Is It Safe to Make a Citizen’s Arrest. Regardless of the situation, you have to remember that the suspect is probably going to resist. This could cause the entire situation to spiral out of control, risking not only your safety but the safety of others nearby. Make sure you’ll be physically able to restrain the person before making any attempts, especially if the person is armed. In such a case, you may be better off calling the police.

Be Aware of The Consequences. You should never attempt a citizen’s arrest unless you are absolutely certain that the law will be on your side and that it is the best possible course of action. Otherwise, you might find yourself on the wrong end of a lawsuit. If you are not willing to risk getting sued, then you’re better off leaving it to the authorities.

Making the Arrest

You’re Making a Citizen’s Arrest. Since you’re not an officer of the law, there are no specifics, regarding what you have to say. You do not need to read them their rights, because that’s not your responsibility. However, you do have to verbally declare that you’re placing them under arrest and make sure they fully understand what’s going on. Make yourself clear and explain exactly why. If you cannot do this or are unsure how to go about it, you’re better off calling the police instead.

What Is Reasonable Force. This is the part where things can easily go wrong. You are allowed to use only the amount of force necessary to keep the person detained until police arrive. If you use more force than is necessary, you might end up with legal troubles of your own. Make sure you do not harm the person in any way unless it is absolutely necessary. So use the least amount of force you can get away with. Do not try to tie them up and avoid using a weapon in any situation where your own strength would suffice. Unless you or someone else is being attacked, deadly force will most likely not be permitted. Furthermore, you need to remember that as long as you are detaining them, you are responsible for what happens to them while they’re under your control.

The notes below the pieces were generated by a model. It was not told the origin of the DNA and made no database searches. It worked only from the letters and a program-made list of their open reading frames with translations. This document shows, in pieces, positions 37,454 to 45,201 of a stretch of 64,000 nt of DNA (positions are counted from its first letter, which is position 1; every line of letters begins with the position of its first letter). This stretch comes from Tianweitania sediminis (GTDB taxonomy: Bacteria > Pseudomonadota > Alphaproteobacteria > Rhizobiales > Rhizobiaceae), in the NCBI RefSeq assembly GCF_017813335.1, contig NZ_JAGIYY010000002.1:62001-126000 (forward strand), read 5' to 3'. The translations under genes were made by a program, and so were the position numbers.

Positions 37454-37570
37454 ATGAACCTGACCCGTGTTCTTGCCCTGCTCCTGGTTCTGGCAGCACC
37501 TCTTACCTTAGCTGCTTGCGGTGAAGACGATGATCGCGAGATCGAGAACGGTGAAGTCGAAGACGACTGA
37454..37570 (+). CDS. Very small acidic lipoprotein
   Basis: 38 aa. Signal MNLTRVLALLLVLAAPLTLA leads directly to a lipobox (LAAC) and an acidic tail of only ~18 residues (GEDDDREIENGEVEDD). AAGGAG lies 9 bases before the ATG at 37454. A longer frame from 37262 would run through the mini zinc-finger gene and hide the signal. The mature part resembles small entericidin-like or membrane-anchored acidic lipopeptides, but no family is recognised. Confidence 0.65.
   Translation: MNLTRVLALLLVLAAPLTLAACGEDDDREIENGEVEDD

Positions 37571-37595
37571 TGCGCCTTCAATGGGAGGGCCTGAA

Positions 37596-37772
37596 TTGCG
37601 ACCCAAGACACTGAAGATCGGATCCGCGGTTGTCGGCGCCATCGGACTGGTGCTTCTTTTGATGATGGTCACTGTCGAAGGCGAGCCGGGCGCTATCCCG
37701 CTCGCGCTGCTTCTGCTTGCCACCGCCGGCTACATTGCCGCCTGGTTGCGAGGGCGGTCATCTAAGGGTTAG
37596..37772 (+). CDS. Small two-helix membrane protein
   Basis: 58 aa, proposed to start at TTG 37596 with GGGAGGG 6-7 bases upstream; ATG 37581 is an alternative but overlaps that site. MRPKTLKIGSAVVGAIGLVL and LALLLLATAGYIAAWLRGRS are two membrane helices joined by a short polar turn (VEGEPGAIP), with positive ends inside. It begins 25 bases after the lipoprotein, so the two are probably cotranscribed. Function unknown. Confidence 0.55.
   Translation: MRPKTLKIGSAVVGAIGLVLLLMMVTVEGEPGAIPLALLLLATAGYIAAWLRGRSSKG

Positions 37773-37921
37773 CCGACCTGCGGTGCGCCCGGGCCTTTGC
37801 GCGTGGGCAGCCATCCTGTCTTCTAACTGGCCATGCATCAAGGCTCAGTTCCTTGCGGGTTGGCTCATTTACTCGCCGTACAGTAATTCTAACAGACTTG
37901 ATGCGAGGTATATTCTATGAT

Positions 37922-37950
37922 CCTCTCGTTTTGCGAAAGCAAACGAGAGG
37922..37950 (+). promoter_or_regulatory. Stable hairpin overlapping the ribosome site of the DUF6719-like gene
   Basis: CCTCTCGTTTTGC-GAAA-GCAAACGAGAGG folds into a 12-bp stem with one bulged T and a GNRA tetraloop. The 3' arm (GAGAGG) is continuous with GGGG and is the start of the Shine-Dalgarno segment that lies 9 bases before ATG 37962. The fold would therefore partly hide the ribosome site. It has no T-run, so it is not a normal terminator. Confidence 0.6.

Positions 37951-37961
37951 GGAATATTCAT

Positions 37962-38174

Don’t Forget, Call The Police. Do not take more time than absolutely necessary when calling the police. The sooner they can take the person off your hands, the less likely it is that something will go wrong. Also, let the police come to you, rather than transporting the suspect on your own. This will help you avoid any charges of false imprisonment.

Have Someone With You. The main issue here is safety and having someone else around can help keep the situation from getting out of control. They can also serve as a witness, in the event that something does go wrong. Do not attempt to detain someone by yourself, unless it is absolutely necessary.

Explain Everything to The Police. They are going to want a statement from you and you need to make sure that you don’t leave anything out. Include everything you witnessed regarding the actual crime and provide all details regarding your citizen’s arrest. If you did have to use force, make sure you tell the officers everything that led up to it and everything you did.

Always remember that the decision on whether or not to make a citizen’s arrest is entirely up to you. If you ever witness a crime in progress, the best you can hope for is that the police will get there in time to arrest the person, themselves. However, if you do decide to take matters into your own hands, you will have to take full responsibility for what happens, up to the time the police arrive.